The Ohio State Buckeyes, a College Football Playoff national semifinalist last season, host Michigan State.

Friday, Nov. 24th – Penn State vs. Michigan State (7:30 p.m. ET, NBC and Peacock)

Penn State visit Michigan State in a Black Friday primetime matchup at Ford Field in Detroit.

Notre Dame games on NBC

NBC Sports’ primetime schedule also includes two of college football’s most-anticipated matchups. Ohio State will play at Notre Dame Sept. 23 and USC, the top team in the Pac 12 last season, will play at Notre Dame on Oct. 14. Both games will be broadcast on NBC and Peacock.

RELATED: Notre Dame announces 2023 NBC kickoff times, led by Ohio State and USC in prime time

NBC Sports’ Big Ten Football and primetime games announced to date:

Sat. Sept. 2 Noon East Carolina at Michigan Peacock
Sat., Sept. 2 7:30 p.m. West Virginia at Penn State NBC, Peacock
Sat., Sept. 9 Noon Delaware at Penn State Peacock
Sat., Sept. 9 7:30 p.m. Charlotte at Maryland NBC, Peacock
Sat., Sept. 16 5:00 p.m. Washington at Michigan State Peacock
Sat., Sept. 16 7:30 p.m. Syracuse at Purdue NBC, Peacock
Sat., Sept. 23 7:30 p.m. Ohio State at Notre Dame NBC, Peacock
Sat., Oct. 14 7:30 p.m. USC at Notre Dame NBC, Peacock
Sat., Nov. 11 7:30 p.m. Michigan State at Ohio State NBC, Peacock
Fri., Nov. 24 7:30 p.m. Penn State at Michigan State (Ford Field) NBC, Peacock

The remaining NBC Sports’ Big Ten Football games will be announced during the season.

Wisconsin college football history: Big Ten and national titles, stadium, 2023 season outlook and more


Winners of the inaugural Big Ten title in 1896, the Wisconsin Badgers enter a new era in 2023 with Luke Fickell taking over as head coach. Fickell takes over a team which finished last season with a losing conference record for the first time since 2008 and enters this year with a new quarterback under center.

Beginning this fall, NBC and Peacock will be the exclusive home of Big Ten Saturday Night, a primetime football game each weekend. Peacock will also serve as the exclusive home for eight additional Big Ten football games each season. Keep reading for a primer on all things Wisconsin and all things Big Ten ahead of the 2023 season.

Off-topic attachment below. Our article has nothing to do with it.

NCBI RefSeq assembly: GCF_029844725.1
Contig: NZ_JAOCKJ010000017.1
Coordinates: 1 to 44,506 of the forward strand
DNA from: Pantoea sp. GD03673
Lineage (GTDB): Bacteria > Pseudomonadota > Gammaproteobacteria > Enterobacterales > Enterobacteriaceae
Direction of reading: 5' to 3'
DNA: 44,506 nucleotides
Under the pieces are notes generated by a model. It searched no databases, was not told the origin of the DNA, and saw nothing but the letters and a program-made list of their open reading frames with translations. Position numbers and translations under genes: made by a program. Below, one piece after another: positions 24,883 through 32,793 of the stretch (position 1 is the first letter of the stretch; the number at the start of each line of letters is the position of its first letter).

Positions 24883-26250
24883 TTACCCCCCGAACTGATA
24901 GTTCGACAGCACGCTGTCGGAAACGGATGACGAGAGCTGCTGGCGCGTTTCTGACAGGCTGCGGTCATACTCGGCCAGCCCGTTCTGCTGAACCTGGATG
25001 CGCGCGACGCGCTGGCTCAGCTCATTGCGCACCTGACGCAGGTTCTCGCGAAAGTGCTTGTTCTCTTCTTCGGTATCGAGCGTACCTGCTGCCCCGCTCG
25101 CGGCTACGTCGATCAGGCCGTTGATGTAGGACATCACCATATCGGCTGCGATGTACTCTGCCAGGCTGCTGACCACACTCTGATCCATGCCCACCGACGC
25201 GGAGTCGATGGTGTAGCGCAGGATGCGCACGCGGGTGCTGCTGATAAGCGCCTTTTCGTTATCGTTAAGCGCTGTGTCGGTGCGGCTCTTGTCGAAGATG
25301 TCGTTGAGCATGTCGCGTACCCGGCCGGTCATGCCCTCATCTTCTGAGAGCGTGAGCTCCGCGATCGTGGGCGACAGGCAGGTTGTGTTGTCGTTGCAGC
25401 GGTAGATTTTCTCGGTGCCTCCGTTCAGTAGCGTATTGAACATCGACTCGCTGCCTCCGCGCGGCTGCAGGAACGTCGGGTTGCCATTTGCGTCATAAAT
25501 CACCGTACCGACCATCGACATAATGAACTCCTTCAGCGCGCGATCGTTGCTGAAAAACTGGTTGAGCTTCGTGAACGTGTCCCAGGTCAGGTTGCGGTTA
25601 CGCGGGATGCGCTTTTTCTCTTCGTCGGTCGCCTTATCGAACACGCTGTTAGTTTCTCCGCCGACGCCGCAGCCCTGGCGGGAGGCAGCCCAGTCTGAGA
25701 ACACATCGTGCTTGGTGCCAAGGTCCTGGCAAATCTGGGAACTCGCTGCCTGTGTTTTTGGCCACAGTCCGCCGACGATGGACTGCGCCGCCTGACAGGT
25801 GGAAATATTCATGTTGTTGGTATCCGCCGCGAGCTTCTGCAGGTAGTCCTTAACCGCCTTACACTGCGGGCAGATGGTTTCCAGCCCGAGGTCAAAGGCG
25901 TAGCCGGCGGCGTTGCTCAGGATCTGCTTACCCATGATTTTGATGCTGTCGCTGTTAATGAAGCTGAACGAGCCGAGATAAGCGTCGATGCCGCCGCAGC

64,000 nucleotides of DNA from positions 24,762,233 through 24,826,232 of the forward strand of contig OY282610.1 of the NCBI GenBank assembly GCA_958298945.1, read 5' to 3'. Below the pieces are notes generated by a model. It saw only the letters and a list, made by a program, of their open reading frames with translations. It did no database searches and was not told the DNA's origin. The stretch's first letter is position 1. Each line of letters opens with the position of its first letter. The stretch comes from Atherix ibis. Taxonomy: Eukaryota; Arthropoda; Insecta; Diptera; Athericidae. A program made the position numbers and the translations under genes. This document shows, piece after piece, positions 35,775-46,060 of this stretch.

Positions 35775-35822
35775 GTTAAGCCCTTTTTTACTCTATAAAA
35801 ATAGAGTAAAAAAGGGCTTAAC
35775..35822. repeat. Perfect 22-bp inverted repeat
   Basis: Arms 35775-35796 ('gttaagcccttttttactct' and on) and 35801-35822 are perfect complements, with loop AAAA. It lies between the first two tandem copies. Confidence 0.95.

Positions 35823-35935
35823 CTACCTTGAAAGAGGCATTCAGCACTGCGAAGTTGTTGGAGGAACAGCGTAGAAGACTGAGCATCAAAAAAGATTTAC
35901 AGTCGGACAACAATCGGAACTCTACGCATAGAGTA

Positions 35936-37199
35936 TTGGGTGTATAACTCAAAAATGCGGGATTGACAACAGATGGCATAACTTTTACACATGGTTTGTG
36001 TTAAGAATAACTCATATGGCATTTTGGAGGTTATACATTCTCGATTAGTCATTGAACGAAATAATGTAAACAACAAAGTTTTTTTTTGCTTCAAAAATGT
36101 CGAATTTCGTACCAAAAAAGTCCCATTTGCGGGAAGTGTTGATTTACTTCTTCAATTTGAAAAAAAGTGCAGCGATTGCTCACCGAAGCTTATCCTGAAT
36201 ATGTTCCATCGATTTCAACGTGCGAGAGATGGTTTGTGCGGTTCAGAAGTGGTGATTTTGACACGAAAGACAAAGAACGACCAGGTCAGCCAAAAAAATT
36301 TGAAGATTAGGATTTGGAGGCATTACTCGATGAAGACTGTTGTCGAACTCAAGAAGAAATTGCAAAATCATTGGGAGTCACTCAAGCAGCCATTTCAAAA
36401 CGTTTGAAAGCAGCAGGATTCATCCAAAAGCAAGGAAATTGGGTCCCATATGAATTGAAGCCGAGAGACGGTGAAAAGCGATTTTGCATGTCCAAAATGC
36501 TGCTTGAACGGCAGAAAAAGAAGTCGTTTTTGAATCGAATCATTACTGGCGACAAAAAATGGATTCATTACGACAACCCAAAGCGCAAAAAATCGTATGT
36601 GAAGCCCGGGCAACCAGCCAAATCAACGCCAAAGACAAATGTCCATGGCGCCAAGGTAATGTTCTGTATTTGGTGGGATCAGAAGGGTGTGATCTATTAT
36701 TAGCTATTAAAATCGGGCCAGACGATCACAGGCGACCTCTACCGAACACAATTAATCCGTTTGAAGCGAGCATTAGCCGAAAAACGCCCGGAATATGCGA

How long has Wisconsin been in the Big Ten?

Wisconsin is one of the original members of the Big Ten, playing in the conference’s inaugural season in 1896. The Badgers won each of the first two conference titles, finishing first in the Big Ten in both 1896 and 1897.

Has Wisconsin ever won the Big Ten championship?

Wisconsin has won 14 Big Ten championships, including the inaugural title in the 1896 season. Their most recent Big Ten championship came in the 2012 season, which capped off three-straight conference titles for the Badgers from 2010 to 2012.

RELATED: Wisconsin RB Allen discusses playing for Fickell

Has Wisconsin ever won the national championship?

No, Wisconsin has never won a national championship in football. In the 1962 season, Wisconsin finished second in both the AP and Coaches polls behind Southern Cal, who defeated Wisconsin in the Rose Bowl that season.

What is the name of Wisconsin’s stadium?

With a capacity of more than 80,000, Camp Randall Stadium serves as the home of the Wisconsin Badgers football team. The land was originally used for training Wisconsin troops during the Civil War and is named after Wisconsin’s first wartime governor, Alexander W. Randall. Camp Randall is home to one of college football’s greatest traditions, with the crowd erupting with the playing of the song “Jump Around” by House of Pain.